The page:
[SEOUL] Special prosecutors investigating South Korea's swirling corruption scandal said they would decide Tuesday whether to indict the heir to the Samsung empire, after losing a bid to extend their inquiry.
The team was appointed by parliament in December to look into the scandal that has seen President Park Geun Hye impeached and embroiled a host of major companies.
The prosecutors have been probing a wide range of allegations, including claims that Samsung bribed Ms Park's confidante Choi Soon Sil to win state approval for a controversial merger of two of its units.
The special prosecutors had sought to extend their term. But Acting President Hwang Kyo Ahn, who is standing in for Ms Park while the Constitutional Court decides whether to remove her from the Blue House, rejected the request.
"After thinking long and hard, the acting president judged it was best to allow (state) prosecutors to take over to ensure stability," Hong Kwon Heui, a spokesman for the Prime Minister's Office, told reporters.
The decision means they have until Tuesday - after which the inquiry will go back to ordinary prosecutors -- to decide whether to indict Samsung heir Lee Jae Yong, who was arrested earlier this month on bribery and other charges, and multiple other suspects including former senior officials.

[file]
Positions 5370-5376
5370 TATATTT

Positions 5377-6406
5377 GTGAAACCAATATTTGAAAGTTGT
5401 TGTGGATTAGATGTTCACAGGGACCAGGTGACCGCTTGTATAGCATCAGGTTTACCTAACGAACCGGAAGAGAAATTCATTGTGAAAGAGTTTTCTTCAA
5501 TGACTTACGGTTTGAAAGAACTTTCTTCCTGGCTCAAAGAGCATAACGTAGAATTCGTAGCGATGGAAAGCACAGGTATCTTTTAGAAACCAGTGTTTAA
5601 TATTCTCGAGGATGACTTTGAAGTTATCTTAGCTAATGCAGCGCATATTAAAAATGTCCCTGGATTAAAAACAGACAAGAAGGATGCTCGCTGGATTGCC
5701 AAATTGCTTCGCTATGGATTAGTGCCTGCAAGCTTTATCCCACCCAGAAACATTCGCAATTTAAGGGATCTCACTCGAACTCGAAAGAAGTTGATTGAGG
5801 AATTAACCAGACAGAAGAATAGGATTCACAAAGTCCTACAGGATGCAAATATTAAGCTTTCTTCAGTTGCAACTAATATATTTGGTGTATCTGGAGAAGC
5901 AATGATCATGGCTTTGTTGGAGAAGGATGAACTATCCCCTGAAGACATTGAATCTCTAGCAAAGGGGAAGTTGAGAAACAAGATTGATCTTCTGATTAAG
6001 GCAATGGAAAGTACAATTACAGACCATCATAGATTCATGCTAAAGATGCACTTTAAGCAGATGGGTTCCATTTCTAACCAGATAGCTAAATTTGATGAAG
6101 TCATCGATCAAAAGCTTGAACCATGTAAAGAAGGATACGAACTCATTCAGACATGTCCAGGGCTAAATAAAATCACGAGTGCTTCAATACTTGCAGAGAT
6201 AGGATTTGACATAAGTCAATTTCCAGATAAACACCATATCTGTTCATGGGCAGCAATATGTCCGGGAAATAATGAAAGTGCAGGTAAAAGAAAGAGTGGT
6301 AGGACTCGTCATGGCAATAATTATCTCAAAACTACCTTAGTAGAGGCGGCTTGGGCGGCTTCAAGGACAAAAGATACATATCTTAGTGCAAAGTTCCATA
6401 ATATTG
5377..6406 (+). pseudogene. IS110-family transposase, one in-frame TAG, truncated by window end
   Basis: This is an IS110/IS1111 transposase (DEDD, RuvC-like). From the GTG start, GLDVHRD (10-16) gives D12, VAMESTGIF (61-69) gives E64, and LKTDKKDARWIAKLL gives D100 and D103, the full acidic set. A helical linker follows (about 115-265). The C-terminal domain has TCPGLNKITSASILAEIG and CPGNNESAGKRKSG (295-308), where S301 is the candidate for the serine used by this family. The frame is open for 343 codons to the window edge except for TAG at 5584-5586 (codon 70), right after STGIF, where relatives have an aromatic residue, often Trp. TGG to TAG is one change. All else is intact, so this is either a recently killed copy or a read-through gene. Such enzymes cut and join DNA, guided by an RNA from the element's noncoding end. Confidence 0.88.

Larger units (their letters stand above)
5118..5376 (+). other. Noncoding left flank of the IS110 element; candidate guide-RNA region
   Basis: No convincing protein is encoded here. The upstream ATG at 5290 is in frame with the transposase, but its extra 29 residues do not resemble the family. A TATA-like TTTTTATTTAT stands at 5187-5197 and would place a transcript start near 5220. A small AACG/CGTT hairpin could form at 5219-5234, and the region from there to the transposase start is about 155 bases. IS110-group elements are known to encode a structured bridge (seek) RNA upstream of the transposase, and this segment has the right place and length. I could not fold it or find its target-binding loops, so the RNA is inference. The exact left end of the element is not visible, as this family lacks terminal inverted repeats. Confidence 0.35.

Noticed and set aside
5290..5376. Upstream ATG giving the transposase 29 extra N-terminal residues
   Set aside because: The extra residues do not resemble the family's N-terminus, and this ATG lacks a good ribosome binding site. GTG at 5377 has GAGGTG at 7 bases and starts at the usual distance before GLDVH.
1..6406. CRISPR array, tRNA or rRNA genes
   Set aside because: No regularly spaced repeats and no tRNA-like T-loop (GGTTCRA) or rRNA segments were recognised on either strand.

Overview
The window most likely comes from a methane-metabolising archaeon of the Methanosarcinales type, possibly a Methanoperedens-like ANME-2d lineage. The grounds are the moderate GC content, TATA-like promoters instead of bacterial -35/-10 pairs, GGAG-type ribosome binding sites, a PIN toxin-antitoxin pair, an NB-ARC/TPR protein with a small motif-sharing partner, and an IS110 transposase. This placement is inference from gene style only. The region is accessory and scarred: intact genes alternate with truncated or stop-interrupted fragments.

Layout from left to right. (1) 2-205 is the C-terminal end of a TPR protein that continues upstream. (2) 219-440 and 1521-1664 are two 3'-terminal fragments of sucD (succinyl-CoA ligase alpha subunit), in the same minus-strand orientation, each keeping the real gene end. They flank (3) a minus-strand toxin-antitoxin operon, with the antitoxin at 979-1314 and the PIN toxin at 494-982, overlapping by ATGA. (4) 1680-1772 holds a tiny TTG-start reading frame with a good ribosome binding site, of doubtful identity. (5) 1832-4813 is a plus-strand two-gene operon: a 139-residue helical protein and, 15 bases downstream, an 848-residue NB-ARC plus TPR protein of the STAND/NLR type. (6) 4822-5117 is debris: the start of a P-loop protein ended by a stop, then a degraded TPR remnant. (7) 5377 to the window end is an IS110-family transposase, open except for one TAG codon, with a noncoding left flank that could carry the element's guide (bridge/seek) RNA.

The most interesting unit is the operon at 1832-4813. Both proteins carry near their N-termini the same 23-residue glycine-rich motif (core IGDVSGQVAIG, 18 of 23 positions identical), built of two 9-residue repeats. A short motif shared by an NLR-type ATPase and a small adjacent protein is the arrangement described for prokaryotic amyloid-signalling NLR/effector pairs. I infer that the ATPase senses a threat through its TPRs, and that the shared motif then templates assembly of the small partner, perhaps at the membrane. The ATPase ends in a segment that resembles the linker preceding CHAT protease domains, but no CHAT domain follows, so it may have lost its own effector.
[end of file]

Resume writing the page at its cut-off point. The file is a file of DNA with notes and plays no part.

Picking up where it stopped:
"We plan to review whether to indict the suspects who have been charged or arrested so far, and process them in a batch tomorrow," said Lee Kyu Chul, a spokesman for the special prosecutors.
Laying formal charges is necessary before a trial and would mean that the suspects were almost certain to go to court.
In the case of Mr Lee - whose father was himself convicted of tax evasion and embezzlement in 2008 - that would mean continued embarrassment for the world's biggest smartphone maker and months of distraction for some of its top management.
The special prosecutor's team said Mr Hwang's decision was "regrettable" but vowed to "thoroughly wrap up the case" and cooperate with the state prosecutors who will retake control over the investigation.
The state prosecutors have previously been more sympathetic towards Mr Lee and other businessmen involved in the scandal, describing them as victims.
The main opposition Democratic party called Mr Hwang's decision "a historic atrocity that dumped cold water on people's expectations".
The scandal centres on Ms Park's close friend Ms Choi, who is accused of using her ties with the president to meddle in state affairs and to force millions of dollars from local firms.